Fraud based on FEMA’s funeral assistance program, medical beneficiaries and package delivery all have found success in recent times.
Front-line staff at your credit union have a unique opportunity to identify fraud and help members who may be falling victim. Educate your staff on fraud prevention, especially newly developed schemes identified by the team at TRC Interactive Inc., a partner of CUES in offering CUES Online University and First Line of Defense.
First Line of Defense recently taught subscribers about these three scams:
1. COVID-19 Funeral Assistance Scam
The Federal Emergency Management Agency’s COVID-19 Funeral Assistance program is a legitimate government relief program designed to help survivors cover the funeral costs for someone who has died as a result of COVID-19. Scammers have profited by posing as FEMA workers and calling, texting or emailing survivors to register them for assistance. Scammers take advantage of program requirements and exploit the strong emotions often associated with the loss of a loved one.
2. Beneficiary Scam
A major fraud scheme involves scammers hacking social media accounts to gain the trust of Medicare or Medicaid beneficiaries. The scammer poses as a friend or government employee and sends a direct message to the beneficiary claiming they are eligible for government grants, citing such reasons as COVID-19 or a disability. To collect the funds, the beneficiary is asked to call a phone number and then told they must pay a “processing fee” to receive the grant money. If the beneficiary supplies the account information, they don’t receive grant money. Their own money is stolen from them.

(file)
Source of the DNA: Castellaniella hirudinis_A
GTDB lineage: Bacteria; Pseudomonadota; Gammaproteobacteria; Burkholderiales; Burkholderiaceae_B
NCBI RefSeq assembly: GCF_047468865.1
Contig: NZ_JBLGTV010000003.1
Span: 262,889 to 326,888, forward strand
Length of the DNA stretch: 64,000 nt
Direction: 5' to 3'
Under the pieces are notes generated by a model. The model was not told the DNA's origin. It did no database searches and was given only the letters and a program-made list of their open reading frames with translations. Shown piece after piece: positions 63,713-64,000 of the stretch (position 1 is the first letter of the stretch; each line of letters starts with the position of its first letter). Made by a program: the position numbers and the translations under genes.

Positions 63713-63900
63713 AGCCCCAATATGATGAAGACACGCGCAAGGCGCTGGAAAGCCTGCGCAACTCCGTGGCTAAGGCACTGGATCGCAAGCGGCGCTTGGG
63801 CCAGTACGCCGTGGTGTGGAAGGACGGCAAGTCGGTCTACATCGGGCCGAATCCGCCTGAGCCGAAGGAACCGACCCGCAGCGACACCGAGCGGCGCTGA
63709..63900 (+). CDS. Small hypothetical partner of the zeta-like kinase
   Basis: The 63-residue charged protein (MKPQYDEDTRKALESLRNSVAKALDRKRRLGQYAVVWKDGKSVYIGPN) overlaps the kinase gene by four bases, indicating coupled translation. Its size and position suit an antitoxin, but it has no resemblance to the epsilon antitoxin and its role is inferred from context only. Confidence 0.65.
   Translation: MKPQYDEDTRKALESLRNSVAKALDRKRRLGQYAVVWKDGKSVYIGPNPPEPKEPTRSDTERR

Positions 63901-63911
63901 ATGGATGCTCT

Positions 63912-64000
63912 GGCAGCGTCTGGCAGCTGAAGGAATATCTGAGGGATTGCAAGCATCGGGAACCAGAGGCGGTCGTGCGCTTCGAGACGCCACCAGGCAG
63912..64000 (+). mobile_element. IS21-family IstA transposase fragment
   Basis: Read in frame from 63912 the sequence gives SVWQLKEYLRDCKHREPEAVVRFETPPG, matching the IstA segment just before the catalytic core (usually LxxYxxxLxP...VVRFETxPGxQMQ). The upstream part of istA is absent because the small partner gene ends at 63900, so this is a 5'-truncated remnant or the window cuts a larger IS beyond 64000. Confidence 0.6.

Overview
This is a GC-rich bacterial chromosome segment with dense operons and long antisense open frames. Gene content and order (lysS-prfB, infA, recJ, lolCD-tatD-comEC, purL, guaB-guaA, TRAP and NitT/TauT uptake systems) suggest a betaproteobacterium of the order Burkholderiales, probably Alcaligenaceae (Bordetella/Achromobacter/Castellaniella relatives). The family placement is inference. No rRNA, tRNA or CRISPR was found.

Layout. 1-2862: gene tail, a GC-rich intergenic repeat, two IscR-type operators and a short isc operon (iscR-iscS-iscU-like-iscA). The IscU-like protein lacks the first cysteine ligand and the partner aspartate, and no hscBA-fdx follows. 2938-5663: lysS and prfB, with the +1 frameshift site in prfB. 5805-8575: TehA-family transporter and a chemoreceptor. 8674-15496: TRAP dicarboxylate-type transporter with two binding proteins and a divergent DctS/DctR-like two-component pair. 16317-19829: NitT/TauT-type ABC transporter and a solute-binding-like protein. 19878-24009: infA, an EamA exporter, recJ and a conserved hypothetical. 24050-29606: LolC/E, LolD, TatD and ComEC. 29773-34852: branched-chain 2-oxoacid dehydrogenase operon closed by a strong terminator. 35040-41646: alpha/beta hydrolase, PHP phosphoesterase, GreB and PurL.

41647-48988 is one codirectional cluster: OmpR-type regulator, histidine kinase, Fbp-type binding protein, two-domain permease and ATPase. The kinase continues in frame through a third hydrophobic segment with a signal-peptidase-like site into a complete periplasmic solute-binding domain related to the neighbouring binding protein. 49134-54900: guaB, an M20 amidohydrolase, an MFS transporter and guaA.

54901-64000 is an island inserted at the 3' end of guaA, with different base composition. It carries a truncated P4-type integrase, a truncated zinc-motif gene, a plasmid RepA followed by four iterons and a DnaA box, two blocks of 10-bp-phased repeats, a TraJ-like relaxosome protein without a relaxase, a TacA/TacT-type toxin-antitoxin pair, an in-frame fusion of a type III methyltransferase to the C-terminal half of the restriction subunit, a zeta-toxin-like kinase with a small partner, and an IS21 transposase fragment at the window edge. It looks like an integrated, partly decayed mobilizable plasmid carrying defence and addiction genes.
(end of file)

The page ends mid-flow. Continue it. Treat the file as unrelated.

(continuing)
3. Package Delivery Scam
The COVID-19 pandemic brought about a major increase in online shopping that continues today. The increase of online purchasing has resulted in a corresponding rise of package deliveries. Scammers have made money on this by creating fraudulent delivery notification schemes. Scammers send out texts or emails that include a package tracking link along with instructions for the recipient to update the delivery or payment preferences. Clicking the link may prompt the recipient to enter personal information, such as checking account or credit card information, which is then compromised. Alternatively, clicking the link may install malware that allows the scammer to secretly steal personal information from the recipient’s phone or computer.
Laura Lynch is products and services manager for CUES. First Line of Defense is an interactive training platform for front-line staff. Each quarter, First Line of Defense sends subscribers 10 challenges that ask staff to determine if member transactions are legitimate or fraudulent. The simulated interactions include documents used in transactions, such as checks, driver’s licenses, account history screens and signatures on file. Once staff complete the challenges, they see in dollars and cents the potential loss to your credit union and members when scams aren’t caught. Book a demonstration with CUES staff.